Night gathered around the Queen City with dark and sombre fold, after the chilly October day previous to the one appointed for Leah Mordecai’s departure for Europe-a night whose ominous gloom seemed to pervade the innermost apartment of the banker’s home. It was late before Mr. Mordecai could spare his daughter from his presence, and give the good-night kiss, his usual benediction before they separated for slumber. Even the wily Rebecca said good night now in a tender tone, and gave Leah a gracious smile as she ascended the stairs for the last time. “It is the last,” thought she, “for many a long day, maybe forever, and I can smile in sincerity. Once gone, I’ll see to it that she never comes again. Aha! I am happy now, and can smile in joy and truth.”
Once more within her quiet chamber, Leah locked the door and stood a moment with frightened face gazing furtively around the room. All was silent. The beating of her own wild heart was all the sound she heard. Then sinking down from actual weakness, she sat a moment as if summoning the last spark of courage in her timid, fearful soul and said, “Yes, it is a dreadful alternative, but I am driven to it. If I obey my father, and go to Europe, I know I shall not return for many years, if ever. If I am to be separated from my father, it shall not be by that woman’s scheming. She has devised this plan to send me from my home, and she shall be disappointed. I am assured that Emile loves me, yet I should never have married him had I not been forced to do so-simply because he is not a Jew. But as it is, I take the step deliberately, firmly resolved to abide the consequences, be they good or evil. Yes, I am resolved to take this first step in disobedience to my father’s wishes. I cannot help it. It has caused me terrible suffering to reach this decision, but circumstances press me to it. Now, it is irrevocable. God forgive me, if I cause my father sorrow! He knows how I love and serve him, and Heaven knows how cruelly I have been dealt with. But time is passing. I must write a last, fond letter to my dear Lizzie; tell her of this final, desperate step in my life, and beg that her love, so long tried, may follow me still through the untried life that lies before me, be it a life of sunshine or of shadow.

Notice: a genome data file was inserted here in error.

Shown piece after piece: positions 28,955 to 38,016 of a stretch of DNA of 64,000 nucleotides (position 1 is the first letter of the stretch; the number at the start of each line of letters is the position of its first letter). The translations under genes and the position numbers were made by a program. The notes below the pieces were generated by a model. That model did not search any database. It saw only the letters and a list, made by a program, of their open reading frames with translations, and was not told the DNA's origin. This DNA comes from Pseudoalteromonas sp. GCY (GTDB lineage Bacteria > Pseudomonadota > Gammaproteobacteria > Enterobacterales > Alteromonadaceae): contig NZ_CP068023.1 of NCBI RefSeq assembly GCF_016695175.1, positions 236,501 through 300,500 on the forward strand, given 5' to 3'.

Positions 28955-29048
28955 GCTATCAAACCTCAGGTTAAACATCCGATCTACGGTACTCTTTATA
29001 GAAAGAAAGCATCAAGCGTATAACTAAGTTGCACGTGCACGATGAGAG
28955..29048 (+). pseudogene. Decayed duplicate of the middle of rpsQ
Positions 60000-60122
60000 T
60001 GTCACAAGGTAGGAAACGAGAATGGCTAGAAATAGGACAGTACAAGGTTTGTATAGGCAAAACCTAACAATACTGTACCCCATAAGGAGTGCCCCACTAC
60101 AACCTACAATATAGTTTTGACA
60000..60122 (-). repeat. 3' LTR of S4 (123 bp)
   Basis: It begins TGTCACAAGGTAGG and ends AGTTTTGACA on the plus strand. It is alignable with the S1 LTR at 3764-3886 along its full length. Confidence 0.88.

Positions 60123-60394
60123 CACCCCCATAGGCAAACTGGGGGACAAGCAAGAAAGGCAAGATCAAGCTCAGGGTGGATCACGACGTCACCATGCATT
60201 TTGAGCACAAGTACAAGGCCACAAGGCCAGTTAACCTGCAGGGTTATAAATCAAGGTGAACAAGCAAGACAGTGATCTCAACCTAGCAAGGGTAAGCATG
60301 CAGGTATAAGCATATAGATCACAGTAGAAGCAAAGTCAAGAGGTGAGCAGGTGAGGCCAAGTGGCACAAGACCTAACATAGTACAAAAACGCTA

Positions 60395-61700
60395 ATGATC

“Oh! the thought is dreadful. Let me see. Now the hour is eleven. Emile will come at twelve. I must hasten;” and rising from her recumbent posture, Leah replaced the watch within her bosom, and seating herself at the escritoire, wrote a last, loving letter to the friend of her school-days. This she dropped into her pocket, that she might post it at the lodge. Then she wrote, with trembling hand and faltering heart, a farewell message to her beloved father; and she was done. In a small portmanteau she had carefully packed the few things requisite for her clandestine journey. The well-filled trunks were safely locked, and the keys hanging idly upon the ring in her work-basket. “These